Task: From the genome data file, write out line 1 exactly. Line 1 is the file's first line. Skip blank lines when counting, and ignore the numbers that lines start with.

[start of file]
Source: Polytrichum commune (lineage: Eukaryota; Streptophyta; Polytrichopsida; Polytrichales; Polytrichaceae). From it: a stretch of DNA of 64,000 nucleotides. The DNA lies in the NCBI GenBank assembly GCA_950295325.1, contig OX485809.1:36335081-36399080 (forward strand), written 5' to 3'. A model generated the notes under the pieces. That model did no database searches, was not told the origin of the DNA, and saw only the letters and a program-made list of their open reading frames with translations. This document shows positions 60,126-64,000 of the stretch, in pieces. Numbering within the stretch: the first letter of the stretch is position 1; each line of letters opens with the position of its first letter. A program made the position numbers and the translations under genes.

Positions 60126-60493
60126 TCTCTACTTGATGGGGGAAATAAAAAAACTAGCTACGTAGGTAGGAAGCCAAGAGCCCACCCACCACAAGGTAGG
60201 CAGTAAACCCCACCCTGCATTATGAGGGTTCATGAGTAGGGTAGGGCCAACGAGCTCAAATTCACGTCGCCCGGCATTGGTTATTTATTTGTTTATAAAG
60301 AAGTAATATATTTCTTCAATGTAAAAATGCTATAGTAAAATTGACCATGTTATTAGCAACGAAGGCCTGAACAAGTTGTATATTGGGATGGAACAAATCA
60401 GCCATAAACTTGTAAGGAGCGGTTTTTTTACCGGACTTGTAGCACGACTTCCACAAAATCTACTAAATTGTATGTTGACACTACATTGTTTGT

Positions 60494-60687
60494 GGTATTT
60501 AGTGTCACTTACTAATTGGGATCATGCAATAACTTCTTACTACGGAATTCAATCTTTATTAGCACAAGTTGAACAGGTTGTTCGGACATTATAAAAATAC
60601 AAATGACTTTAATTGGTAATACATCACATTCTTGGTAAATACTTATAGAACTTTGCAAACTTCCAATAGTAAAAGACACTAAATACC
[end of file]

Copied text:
Source: Polytrichum commune (lineage: Eukaryota; Streptophyta; Polytrichopsida; Polytrichales; Polytrichaceae). From it: a stretch of DNA of 64,000 nucleotides. The DNA lies in the NCBI GenBank assembly GCA_950295325.1, contig OX485809.1:36335081-36399080 (forward strand), written 5' to 3'. A model generated the notes under the pieces. That model did no database searches, was not told the origin of the DNA, and saw only the letters and a program-made list of their open reading frames with translations. This document shows positions 60,126-64,000 of the stretch, in pieces. Numbering within the stretch: the first letter of the stretch is position 1; each line of letters opens with the position of its first letter. A program made the position numbers and the translations under genes.